Fibrinolytic activity fell to 88% after 6 months, 85% after 8 months, and 77% after 12 months.
No bacterial or candidal growth was detected.
Cryopreservation of alteplase 1 mg/mL aliquots at -30°C maintains acceptable fibrinolytic activity for up to 3 months of storage.
Davis et al
100 mg vial reconstituted to 0.5, 1, and 2 mg/mL; 1 mL of these solutions aliquoted into 5 mL plastic syringes -25°C for 0, 7, and 14 days, then thawed at 2°C
-70°C for 0, 7, and 14 days, then thawed at 2°C
2°C for 0, 48, and 72 hours and 7 and 14 days
All frozen solutions, regardless of duration of freezing, demonstrated over 90% of fibrinolytic activity for 48 hours when thawed at 2°C. This same result was observed for aliquot solutions that were initially stored at 2°C without freezing. Results of sterility testing not provided.
Maximum fibrinolytic activity is observed when alteplase is stored for no more than 48 hours at 2 °C, regardless of initial storage at -70 or -25 °C for 7 or 14 days.
Wiernikowski et al 200010 50 mg vial reconstituted to 1 mg/mL; 1 to 1.5 mL of reconstituted solution was aliquoted into 2 mL syringes -30°C for 1, 2, 3, 4, 5, 6, 7, 9, 12, 14, 16, 18, 20, 22 weeks Greater than 95% of baseline potency was observed at all time points with no bacterial growth observed.
Alteplase 1 mg/mL aliquots are stable for up to 22 weeks when frozen to -30°C in 2 mL syringes.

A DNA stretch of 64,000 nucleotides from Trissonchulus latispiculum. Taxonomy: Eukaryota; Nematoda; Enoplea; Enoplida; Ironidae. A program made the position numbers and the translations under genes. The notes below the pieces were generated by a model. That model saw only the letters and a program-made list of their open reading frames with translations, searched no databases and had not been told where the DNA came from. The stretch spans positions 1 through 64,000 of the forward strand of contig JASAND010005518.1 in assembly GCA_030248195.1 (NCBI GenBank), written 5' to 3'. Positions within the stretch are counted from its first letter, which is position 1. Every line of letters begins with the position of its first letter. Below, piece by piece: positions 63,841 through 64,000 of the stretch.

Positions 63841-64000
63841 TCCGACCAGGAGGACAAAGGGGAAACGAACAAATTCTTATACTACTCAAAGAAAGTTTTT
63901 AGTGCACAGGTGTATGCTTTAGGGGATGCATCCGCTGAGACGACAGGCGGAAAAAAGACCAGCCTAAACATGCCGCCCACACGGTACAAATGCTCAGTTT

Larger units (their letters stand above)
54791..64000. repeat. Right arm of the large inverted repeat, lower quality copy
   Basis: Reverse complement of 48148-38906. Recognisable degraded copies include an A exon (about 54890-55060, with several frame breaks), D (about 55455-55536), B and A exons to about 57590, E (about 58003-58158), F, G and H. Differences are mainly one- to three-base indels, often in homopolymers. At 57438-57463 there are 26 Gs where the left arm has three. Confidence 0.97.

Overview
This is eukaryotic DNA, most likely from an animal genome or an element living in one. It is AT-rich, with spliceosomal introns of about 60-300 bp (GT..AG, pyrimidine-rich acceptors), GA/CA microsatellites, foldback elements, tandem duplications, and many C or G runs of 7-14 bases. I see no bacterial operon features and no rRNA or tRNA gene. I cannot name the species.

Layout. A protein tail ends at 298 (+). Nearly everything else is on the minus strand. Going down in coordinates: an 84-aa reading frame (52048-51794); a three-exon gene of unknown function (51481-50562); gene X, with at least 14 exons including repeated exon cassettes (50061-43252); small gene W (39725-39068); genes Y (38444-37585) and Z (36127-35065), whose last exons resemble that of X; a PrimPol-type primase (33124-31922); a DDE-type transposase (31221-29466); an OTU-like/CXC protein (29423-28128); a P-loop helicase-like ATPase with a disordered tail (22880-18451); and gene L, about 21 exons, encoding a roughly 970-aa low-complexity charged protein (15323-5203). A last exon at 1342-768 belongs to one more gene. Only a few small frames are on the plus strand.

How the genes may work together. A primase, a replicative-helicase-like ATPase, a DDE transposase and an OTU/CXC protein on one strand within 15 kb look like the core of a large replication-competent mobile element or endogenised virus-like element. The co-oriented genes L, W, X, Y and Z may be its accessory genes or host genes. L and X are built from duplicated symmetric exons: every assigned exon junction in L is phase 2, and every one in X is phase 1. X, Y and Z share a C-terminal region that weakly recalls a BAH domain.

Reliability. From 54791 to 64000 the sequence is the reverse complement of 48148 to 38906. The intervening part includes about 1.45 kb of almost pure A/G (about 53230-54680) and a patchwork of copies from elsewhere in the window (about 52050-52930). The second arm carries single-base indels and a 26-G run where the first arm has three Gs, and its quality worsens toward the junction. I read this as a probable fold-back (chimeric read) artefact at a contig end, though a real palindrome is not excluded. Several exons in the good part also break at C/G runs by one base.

Calis et al
50 mg vial reconstituted to 1 mg/mL; 1 mL of reconstituted solution was aliquoted into polypropylene tubes or 2 mL of reconstituted solution into 5 mL glass vials Polypropylene tubes:
-20°C for 6 months
-70°C for 2 weeks, thawed and maintained at 22 to 24°C for 24 hours, refrozen to -70°C for 19 days
Both storage methods maintained over 95% of bioactivity compared to control.
Alteplase 1 mg/mL aliquots are stable for 6 months in polypropylene tubes when stored at -20°C and for 2 weeks in glass vials when stored at -70°C.
a Type of storage container not specified.
Although not FDA approved, the use of reteplase for catheter clearance has been evaluated in some studies.12-14 A retrospective evaluation of the use of 0.4 units of reteplase demonstrated overall restoration of catheter function in 83% of 98 treatments administered.12 Catheter function was defined as the ability to complete a dialysis session for dialysis catheters or the successful infusion of intravenous solutions in nondialysis catheters. Of these 98 treatments, 74% resulted in catheter clearance after a single dose of reteplase, and when a second dose was administered in 11 cases, 73% were successful. In a small dose-escalation trial of pediatric oncology patients, an initial dose of reteplase 0.1 units increased to a maximum of 0.4 units, cleared 12 out of 15 (80%) occluded catheters without adverse events.13 Catheter clearance was defined as the ability to withdraw blood or infuse through the line. A larger, open-label prospective study of 139 oncology patients was conducted to evaluate reteplase efficacy in clearing occluded catheters.14 Reteplase 0.4 units was administered with assessment of catheter patency after 30- and 60-minute dwell times with patency defined similar to the pediatric oncology trial. An additional dose was administered after 60 minutes with patency assessments at 90 and 120 minutes. The success rate for catheter patency at 30 minutes was 66.9%, and the cumulative success rate at 120 minutes was 94.7%. Adverse events due to treatment were not observed.
Reteplase is commercially available as a lyophilized powder in single-use vials containing 10.4 units.15 These trials utilized aliquots of reteplase to administer the lower dose of 0.4 units. Unfortunately, reteplase is currently on shortage from the manufacturer with an unknown date of availability.16